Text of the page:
It got pretty cold this week in Southern Louisiana. I guess I should say that it is all relative but it was down in the mid to high 30’s overnight. We have been running the heaters on the boat a little bit the last month or so, but not much, just enough to take the chill out of the air. On this cold night however you can assume that both heaters were running pretty hard meaning they were not shutting off much.
In the middle of the night (about 2:30am) I heard Deb calling me saying “Hey honey, I smell something burning” I was still in a bit of a deep sleep daze but jumped out of bed and was sniffing all around the boat like some kind of a dog sniffing every thing. I just couldn’t smell anything. Deb said it seemed stronger by the navigation station but neither of us could pin point it. We made sure was all ok and went back to sleep.
About 5 am or so, I heard the heater kick off and the boat was fairly quiet (no motors, fans or pumps running for the heating units) so I just assumed that it kicked the breaker. Here is where I will blame my sleepiness because I didn’t put 2 and 2 together from the smell in the middle of the night. Duh!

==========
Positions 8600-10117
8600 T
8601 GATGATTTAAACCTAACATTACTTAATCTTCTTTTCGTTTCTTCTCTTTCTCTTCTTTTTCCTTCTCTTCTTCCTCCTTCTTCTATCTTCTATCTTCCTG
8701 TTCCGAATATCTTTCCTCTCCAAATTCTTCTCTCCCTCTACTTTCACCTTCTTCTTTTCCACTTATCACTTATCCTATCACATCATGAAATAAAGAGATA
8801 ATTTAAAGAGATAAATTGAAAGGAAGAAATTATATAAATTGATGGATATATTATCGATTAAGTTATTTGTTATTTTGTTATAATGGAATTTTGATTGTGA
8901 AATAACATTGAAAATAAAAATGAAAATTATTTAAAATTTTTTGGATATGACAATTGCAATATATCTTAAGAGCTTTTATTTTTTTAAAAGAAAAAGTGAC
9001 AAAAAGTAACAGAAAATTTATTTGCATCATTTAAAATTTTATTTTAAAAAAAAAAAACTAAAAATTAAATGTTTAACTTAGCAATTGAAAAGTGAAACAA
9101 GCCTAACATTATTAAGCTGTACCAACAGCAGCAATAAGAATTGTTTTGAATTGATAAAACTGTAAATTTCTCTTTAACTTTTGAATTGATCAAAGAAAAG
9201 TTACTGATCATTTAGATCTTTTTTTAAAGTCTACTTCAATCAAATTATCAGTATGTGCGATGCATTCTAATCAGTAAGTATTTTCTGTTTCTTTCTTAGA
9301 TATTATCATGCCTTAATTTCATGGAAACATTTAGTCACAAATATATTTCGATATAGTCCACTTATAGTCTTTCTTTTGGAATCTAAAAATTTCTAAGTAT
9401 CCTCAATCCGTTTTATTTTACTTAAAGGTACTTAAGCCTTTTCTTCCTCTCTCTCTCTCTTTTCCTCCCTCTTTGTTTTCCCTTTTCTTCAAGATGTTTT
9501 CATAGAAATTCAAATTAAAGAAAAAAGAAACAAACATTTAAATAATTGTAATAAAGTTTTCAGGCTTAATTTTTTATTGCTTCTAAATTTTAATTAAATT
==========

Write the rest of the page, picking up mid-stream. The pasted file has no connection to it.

When I got up, I noticed that the breaker for the heaters was NOT off but both were without power. I turned off the power to everything and realized that I needed to have a better understanding of where the power actually comes into this boat and where it goes. Let me elaborate a bit on this.
We have two 30 amp circuits and shore power cords that come onto the boat. We have a pretty good amount of power consumption on board a 51 foot boat with 2 reverse cycle heat pump and air conditioners, electric refrigeration and water heater. we have a spare small freezer that runs on AC power as well plus all outlets on the boat. (with TV’s in each stateroom and a pretty good draw on power for a boat with 2 adults and 2 kids on board)
|I really needed to see where these went because I wasn’t sure if these 2 lines combined down below for a 50 amp power panel or something else was happening. Add to that complexity that there is a 8KW generator on board and a 3500 watt inverter. I only know the process that the previous owner and broker shared related to what breakers to flip to which position for running the air conditioners off of the generator. So that mean time for a bit of detective work.
I used a tone generator connected to the 30 amp shore power inlet plugs in the cockpit and then at the other end “toned them out” to determine where each one went. I have an inexpensive tone generator that i bought a few years ago knowing that some day we would need to do some wire exploring on this boat. That day was today :).
We have one 30 am shore power inlet that goes directly to a small panel with a double poled breaker that runs both heat/air conditioner units and their corresponding circulation pumps. Lets call that shore power 2 for now. We also have one line that goes directly into the rotary Shore/Off/Generator switch on the panel. We will call that Shore 1. When in the Shore Power position, it direct the power to the main AC panel (that has all the breakers for outlets, water heater, refrigeration, etc on it.)